Reference : Adolphe Sax in Pedagogical Terms. Problems of Nomenclature. Aspects on (Larger) Saxho...
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Adolphe Sax in Pedagogical Terms. Problems of Nomenclature. Aspects on (Larger) Saxhorn Learning
Sagrillo, Damien mailto [University of Luxembourg > Faculty of Language and Literature, Humanities, Arts and Education (FLSHASE) > Identités, Politiques, Sociétés, Espaces (IPSE) >]
Alta Musica Band 33
Habla, Bernhard
[en] Music education ; Organology ; Musicology
[en] Adolphe Sax was elven years older than Jean-Baptiste Arban. At the time when Jean-Baptiste Arban edited his famous method Grande méthode complète de cornet à piston et de saxhorn for valved brass instruments in 1864, Adolphe Sax had invented his saxhorns already about twenty years ago. Arban's major work served as a model for subsequent brass instrument studies with valves. These studies came (and come) mostly from the francophone world and still are in use in conservatoires and music schools in France, Wallonie, Romandie and Luxembourg and also elsewhere, since they are not reserved only for these instruments, but can apply for any other brass instrument with valves.

In this article is presented a historic and critical overview of the literature for saxhorns, propose a categorization according largely to the structuration of Arban's method and adapted to the technique of playing a saxhorn. Due to the further development of saxhorns, the training requirements had to be adapted. An example is the enhancement of the bass saxhorn to the tuba français in C with six valves. Another aspect I will deal with is the pedagogically graded concert repertoire that was developed for saxhorn instruments.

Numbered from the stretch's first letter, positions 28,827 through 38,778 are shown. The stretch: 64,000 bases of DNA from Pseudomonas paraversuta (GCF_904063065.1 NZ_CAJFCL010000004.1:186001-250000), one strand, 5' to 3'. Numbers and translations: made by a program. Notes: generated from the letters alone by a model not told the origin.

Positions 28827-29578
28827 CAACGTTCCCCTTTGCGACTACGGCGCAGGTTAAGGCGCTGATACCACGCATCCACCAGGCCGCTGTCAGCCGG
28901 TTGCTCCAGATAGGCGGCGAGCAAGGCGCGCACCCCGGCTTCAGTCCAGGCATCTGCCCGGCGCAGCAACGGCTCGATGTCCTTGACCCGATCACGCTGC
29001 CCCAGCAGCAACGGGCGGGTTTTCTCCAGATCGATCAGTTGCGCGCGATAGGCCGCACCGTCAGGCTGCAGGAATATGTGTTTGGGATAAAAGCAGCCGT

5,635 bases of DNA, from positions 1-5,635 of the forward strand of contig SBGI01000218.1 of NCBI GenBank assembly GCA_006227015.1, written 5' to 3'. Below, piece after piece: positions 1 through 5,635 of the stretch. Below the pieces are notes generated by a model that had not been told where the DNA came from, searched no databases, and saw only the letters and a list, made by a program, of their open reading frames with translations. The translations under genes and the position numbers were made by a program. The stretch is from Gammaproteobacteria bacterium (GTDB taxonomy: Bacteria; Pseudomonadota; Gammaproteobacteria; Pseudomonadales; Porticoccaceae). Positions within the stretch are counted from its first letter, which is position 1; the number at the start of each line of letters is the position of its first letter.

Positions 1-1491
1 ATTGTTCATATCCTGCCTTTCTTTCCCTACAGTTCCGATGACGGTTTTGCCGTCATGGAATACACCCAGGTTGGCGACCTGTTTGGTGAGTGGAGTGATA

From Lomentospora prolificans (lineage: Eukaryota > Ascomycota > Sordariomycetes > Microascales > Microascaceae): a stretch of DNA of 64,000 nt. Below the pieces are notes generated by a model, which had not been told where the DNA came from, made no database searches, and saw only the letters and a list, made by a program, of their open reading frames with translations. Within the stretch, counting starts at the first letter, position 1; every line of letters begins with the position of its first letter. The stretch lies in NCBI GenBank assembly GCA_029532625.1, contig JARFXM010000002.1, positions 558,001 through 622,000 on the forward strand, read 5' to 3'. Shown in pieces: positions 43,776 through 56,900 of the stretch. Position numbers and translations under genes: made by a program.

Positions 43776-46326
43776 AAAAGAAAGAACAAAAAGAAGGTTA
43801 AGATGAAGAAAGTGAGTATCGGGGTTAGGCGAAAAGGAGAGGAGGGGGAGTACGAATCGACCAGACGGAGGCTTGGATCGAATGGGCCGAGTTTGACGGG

Then the problem of designation of several instrument categories in relation to the saxhorn family and this in different languages is discussed, as for instance: French, Italian, German, English and others, if needed. I will enumerate examples with the help of treatises of instrumentation and of pedagogical literature in considering the problems caused by this babel, amongst others, a correct assignment. I would just like to give an example at this place. The saxhorn basse in B-flat (was) is called tuba in Dutch or in my country (Luxembourg). (Today, the euphonium, which has a slightly different form, has replaced the saxhorn basse in most wind bands. But the literature of the latter is still played on the former.) In German this instrument is called Bariton (with an "i", an instrument with rotary valves and a curved corpus). In contrast, the saxhorn baryton in B-flat (with a "y"), which has the same length than a saxhorn basse with a narrower bore, is called Tenorhorn in German, while a tenorhorn in a brass band is nothing else than a saxhorn alto in E-flat. Supplementary confusion is caused by the baryton saxophone in E-flat; this bass instrument of the saxophone family is equivalent to a saxhorn contrebasse in E-flat.
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